I stole the phrase above from neo-neocon,who used it in a comment on this blog; but it was so appropriate for me as a blogger, I couldn't resist! As long as John Kerry continues on his narcissistic, lying path to glory, I will never lack for something to write about.

It is extremely hard to even consider the remotest possibility that John Kerry intends to release all his military--including his medical--records. Polipundit has the latest, and I urge you to read what it says there.

Meanwhile, John O'Neill, from the Swiftboat Vets has released all of his own records just to show how easily it can be done, and you can see his Form 180 here. Note that he authorizes the records' release to "anyone who requests them." Compare and contrast that to Senator Kerry.

In his usual disingenuous (i.e., lying) fashion, Kerry states that he actually DID sign the Form 180 (probably before he didn't sign it) and that his staff is "reviewing" it. In other words, ladies and gents, Kerry Strikes Again. HE HASN'T SENT THE FORM IN YET!! Or, if he HAS sent it to the military, he HASN'T released the records.

Here are the following FACTS:

1. John Kerry has never released all his military records.
2. John Kerry has promised to release all those records multiple times, the most recent of which was back several months ago.
3. John Kerry states he has signed the Form, but is "reviewing it".

The obvious questions:

What is he or his staff "reviewing" it for? What needs to be "reviewed"? What is Kerry hiding? And, if he is not hiding anything, why all the fuss about releasing the records? Why didn't he release them during the 2004 campaign?

The obvious answer:

John Kerry is hiding something he believes will seriously damage him in the public's eyes if it is released. Something that would put an end to his presidential ambitions in a way that resoundingly losing the 2004 preseidential election apparently hasn't done (but should have).

Release the records, Mr. Kerry, and prove me (and many others) completely wrong.

It's A Beautiful Morning

...I think I'll go outside for a while! (And just smile...)

I Love Hate Mail

Recently I was asked to host the wonderful weekly Grand Rounds--a carnival of medical posts from a variety of bloggers. Since I had participated in a number of previous Grand Rounds, I was delighted and honored to do so.

That's when the hate mail started to arrive. Here's an example that was posted on the blog of Iatremia (it is gone now because Michael determined that it was inappropriate):

Pat Santy is an arrogant bigot. I can't believe Grand Rounds will be hosted alongside her racist tripe. This doctor, for one, will never visit Grand Rounds again. Santy embarrasses the profession.

Posted by: blackjesus at May 26, 2005 12:58 AM

The same poster left a few gems at my blog, also. Fortunately he said he wouldn't dignify my blog with another visit (hurray! one less troll!)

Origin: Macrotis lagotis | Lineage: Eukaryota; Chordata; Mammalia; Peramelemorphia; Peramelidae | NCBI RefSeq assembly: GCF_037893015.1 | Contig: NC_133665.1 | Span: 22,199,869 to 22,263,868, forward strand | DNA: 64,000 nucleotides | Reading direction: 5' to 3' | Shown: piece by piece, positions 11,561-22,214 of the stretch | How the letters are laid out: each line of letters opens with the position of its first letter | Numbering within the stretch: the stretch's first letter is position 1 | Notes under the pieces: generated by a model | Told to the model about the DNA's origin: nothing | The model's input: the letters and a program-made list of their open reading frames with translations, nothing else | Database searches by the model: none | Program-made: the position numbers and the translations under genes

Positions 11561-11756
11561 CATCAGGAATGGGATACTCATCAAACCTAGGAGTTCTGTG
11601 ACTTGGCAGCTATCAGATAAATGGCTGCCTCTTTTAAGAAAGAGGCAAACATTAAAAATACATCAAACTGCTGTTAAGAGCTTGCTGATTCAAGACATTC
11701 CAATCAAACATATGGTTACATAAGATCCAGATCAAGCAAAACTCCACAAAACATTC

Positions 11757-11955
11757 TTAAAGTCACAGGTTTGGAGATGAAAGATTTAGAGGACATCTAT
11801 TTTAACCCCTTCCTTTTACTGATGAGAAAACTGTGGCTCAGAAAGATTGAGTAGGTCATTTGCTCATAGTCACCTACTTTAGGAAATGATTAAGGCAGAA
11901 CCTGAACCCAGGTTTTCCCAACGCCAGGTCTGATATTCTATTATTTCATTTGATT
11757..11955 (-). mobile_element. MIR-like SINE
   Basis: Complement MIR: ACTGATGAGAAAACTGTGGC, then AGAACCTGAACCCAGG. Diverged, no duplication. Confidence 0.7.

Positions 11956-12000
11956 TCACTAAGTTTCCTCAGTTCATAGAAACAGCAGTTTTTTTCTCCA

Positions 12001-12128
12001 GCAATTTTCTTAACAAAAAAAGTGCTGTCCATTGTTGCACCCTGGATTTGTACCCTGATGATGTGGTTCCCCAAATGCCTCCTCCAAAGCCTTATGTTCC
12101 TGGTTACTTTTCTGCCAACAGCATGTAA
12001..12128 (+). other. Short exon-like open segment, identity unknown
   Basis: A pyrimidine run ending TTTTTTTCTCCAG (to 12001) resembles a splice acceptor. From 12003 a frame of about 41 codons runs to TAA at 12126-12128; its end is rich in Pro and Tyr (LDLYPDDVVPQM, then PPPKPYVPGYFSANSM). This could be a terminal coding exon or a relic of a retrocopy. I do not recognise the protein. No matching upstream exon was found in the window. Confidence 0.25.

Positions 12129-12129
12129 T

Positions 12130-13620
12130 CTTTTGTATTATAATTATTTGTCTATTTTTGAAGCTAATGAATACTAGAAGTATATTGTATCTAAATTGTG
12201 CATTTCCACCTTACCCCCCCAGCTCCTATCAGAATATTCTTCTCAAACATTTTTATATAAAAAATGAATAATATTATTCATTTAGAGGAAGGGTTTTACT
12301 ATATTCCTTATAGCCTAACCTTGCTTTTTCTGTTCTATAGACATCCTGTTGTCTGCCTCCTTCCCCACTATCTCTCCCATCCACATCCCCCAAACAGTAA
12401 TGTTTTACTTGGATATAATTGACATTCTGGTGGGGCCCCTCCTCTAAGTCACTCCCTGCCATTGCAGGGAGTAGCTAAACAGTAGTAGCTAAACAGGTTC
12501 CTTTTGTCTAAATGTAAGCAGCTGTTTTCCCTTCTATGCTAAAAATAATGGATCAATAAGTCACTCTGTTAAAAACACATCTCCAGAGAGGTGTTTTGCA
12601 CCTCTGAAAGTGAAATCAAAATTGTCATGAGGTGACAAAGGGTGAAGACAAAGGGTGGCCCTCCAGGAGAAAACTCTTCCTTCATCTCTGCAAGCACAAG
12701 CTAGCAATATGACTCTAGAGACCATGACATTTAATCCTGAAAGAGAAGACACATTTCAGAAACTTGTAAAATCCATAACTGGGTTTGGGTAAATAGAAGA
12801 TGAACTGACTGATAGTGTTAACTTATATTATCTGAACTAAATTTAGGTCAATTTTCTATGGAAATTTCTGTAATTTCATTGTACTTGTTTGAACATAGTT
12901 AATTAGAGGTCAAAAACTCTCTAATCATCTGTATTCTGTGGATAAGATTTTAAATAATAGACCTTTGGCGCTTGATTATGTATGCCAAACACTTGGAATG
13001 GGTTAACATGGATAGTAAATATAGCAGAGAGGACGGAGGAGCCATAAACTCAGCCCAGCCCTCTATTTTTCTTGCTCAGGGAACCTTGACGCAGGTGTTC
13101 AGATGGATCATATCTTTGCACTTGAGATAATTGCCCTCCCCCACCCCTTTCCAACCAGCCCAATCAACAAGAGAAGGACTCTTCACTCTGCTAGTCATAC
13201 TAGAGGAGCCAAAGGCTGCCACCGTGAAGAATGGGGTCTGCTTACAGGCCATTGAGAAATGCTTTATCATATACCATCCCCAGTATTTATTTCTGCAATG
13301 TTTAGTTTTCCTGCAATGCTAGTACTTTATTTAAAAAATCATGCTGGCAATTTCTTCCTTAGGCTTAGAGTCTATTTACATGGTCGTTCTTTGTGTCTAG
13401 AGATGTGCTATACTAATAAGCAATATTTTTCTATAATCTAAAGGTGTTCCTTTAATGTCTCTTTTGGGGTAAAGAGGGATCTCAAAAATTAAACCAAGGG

The there were the email:

You are the sickest person on the internet. They shouldn't allow doctors like you to practice.

Grand Rounds used to be a decent effort. By including you in it they have picked up the scum at the bottom.

(Note: I won't be posting Grand Rounds until Tuesday morning--but I am still taking submissions until Monday evening, May 31st!).

Well, there were more, but they were generally along the lines of the samples above (except more profane).

One way to look at so many loving comments by the Leftist Progressive People of Love is that I must be doing something right to have annoyed them so much. While understanding perfectly that they consider such intellectually erudite comments examples of civil discourse; on some level it amuses me to contemplate how much people like these writers reveal about themselves and the causes they support.

Rather than make any argument against what I say on the blog, they become filled with rage and make ad hominem attacks on me personally. If that's the best they can do, their ideology must be in deep deep trouble.

I have to honestly admit to the "arrogant" accusations. That particular quality-- and rebelliousness against authority (any authority)-- are probably my greatest failings.

But if my detractors--who would rather focus on me, rather than my arguments--only see bigotry, sickness and scum, I'm afraid they must look within themselves for its source.

Friday, May 27, 2005

The Council Has Spoken !

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This week's winners in the Watcher's Council are now posted at the Watcher's site. Every week the Council nominates posts from the blogs of the Council members, and posts from around the blogsphere. The Council then votes to select the "Best" of all these posts.


1. MSM — MIA or AWOL? Gates of Vienna

2. Neither First Nor Last


1. Blood and Justice The Indepundit

2. The Left Isn't Liberal No Oil for Pacifists

Be sure to head over to the Watcher of Weasels to check out all the winners!

"Me Not Happy"

Image hosted by Photobucket.comOver and over again we seem to be required to watch the spectacle of the wealthiest, most privileged, and yet seemingly most miserable people in the world, go on in tiresome detail how evil everything is that made their wealth and privilege possible. Many of these elites from across the globe have no problem using the same technology they hate to spread their ideological messages of anti-capitalism, anti-technology, anti-progress, and, of course, anti-Americanism (the symbol of all the previous).

These global luddites, medievalists, and jihadis have one thing in common. They are all deeply resentful of the modern era because despite all the things available to make life easier and more enjoyable, they aren't happy!

NEWSFLASH! - Happiness is not related to the number of things one possesses. It has more to do with the power and energy that actually creates the wealth and technology--the free expression of that creative impulse that lies within every human. It has to do with taking responsibility for your own individual life and striving for the best that is within yourself.